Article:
Wisconsin Legislative Spotlight
Maintained by the Wisconsin Legislative Reference Bureau (LRB), this page provides an overview of recent and upcoming activities in the Wisconsin Legislature. The LRB revises its content weekly during legislative floorperiods. Links to more detailed information are highlighted in the text.
The final scheduled floorperiod of the 2009-10 legislative session ended on May 26. The legislature has entered an interim period for the remainder of the biennial session. The schedule for the current legislative session was established by 2009 Senate Joint Resolution 1. Senate and Assembly committees will meet during the interim to consider administrative rules.
Representatives Annette Polly Williams (D-10), Scott Newcomer (R-33), and Pedro Colon (D-8) announced last week that they will not seek reelection to the Assembly. With 30 years of service, Williams is the longest-serving woman in the Assembly, and second in seniority in the Assembly to Representative Marlin Schneider. Representative Colon is retiring after 12 years of service, and by the end of the session, Representative Newcomer will have served in the Assembly for five years.
To date, at least 23 members of the legislature have announced plans to retire or seek other office this fall. They include 9 Democrats, one Independent, and 13 Republicans.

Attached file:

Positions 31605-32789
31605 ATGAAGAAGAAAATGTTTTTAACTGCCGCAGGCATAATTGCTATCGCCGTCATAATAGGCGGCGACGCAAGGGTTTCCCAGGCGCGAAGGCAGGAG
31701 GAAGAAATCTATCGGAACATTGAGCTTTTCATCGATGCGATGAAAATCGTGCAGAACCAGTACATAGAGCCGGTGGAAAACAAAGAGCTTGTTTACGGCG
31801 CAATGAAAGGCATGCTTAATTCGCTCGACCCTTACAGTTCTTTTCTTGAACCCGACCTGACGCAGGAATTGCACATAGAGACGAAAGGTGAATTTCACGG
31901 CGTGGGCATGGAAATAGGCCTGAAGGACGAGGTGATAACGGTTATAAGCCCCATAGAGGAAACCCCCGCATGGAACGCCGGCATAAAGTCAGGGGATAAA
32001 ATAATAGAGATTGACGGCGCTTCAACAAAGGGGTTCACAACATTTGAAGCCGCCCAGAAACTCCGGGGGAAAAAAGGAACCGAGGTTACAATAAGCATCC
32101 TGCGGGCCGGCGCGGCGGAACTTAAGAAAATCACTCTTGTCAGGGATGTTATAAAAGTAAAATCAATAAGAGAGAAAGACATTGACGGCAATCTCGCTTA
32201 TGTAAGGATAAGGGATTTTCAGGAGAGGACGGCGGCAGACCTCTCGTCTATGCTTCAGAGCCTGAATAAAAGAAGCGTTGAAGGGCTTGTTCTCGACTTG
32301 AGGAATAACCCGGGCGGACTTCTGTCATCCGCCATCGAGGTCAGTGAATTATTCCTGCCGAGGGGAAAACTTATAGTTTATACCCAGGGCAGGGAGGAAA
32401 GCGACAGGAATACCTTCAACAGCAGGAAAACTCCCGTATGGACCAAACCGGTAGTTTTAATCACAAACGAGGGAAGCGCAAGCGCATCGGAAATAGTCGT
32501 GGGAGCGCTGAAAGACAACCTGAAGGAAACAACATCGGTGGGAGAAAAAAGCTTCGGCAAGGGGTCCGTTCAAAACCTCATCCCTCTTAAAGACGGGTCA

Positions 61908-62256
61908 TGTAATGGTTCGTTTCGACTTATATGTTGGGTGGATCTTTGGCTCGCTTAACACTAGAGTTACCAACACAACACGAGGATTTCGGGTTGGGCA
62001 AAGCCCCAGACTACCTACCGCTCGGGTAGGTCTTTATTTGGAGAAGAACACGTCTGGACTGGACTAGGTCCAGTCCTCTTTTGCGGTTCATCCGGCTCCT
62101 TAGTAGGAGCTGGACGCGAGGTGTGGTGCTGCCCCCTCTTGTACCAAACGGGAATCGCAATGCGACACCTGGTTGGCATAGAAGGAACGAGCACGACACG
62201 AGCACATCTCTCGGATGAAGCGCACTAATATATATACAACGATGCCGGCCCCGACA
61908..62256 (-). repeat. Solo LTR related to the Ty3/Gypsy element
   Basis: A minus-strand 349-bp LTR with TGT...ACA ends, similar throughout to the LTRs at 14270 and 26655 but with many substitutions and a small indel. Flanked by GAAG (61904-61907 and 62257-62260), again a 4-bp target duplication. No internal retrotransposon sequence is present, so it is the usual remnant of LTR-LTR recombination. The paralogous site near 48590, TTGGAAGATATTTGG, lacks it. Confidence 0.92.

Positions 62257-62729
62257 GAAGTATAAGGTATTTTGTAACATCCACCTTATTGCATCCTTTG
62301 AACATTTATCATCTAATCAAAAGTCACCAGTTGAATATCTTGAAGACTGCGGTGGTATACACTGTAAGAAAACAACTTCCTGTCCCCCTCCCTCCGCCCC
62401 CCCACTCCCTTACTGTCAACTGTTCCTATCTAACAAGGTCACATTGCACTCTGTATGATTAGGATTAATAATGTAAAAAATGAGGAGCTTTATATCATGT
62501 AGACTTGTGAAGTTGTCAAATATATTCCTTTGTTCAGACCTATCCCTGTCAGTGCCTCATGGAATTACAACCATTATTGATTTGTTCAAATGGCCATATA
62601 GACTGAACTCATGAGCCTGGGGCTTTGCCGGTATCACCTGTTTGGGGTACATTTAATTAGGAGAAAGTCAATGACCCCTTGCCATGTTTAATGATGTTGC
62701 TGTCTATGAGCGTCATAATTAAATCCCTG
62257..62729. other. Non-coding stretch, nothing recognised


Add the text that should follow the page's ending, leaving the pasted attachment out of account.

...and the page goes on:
2009 Senate Bill 530, which proposed to regulate the payday loan industry, was approved with a partial veto by Governor Doyle on May 18, becoming 2009 Wisconsin Act 405. The governor's partial veto effectively banned auto title loans in Wisconsin, and is explained in his veto message. SB-530 passed by the Assembly April 22 on a 72-55 vote. The Assembly approved the bill with an amendment from the Senate, which had passed the bill earlier that day. The senate amendment deleted language that banned auto title loans, but the bill still provided for the regulation and restriction of those loans.
On May 19, Governor Doyle vetoed 2009 Senate Bill 434, which would have allowed for sales of raw (unpasteurized) dairy products. The governor noted the concerns of public health community in his veto message. The bill was passed by the Senate on April 15 by a vote of 25-8, and approved by the Assembly by a vote of 60-35 on April 22.
The governor approved 2009 Assembly Bill 333 on May 19, creating 2009 Wisconsin Act 400, which provides journalists with protection for their confidential sources of information. Under the law, only a court would be able to issue a subpoena to compel a journalist to testify about a confidential source under specified conditions. The proposal was first passed by the Assembly in September. The Senate concurred in the passage of AB-333 on April 20.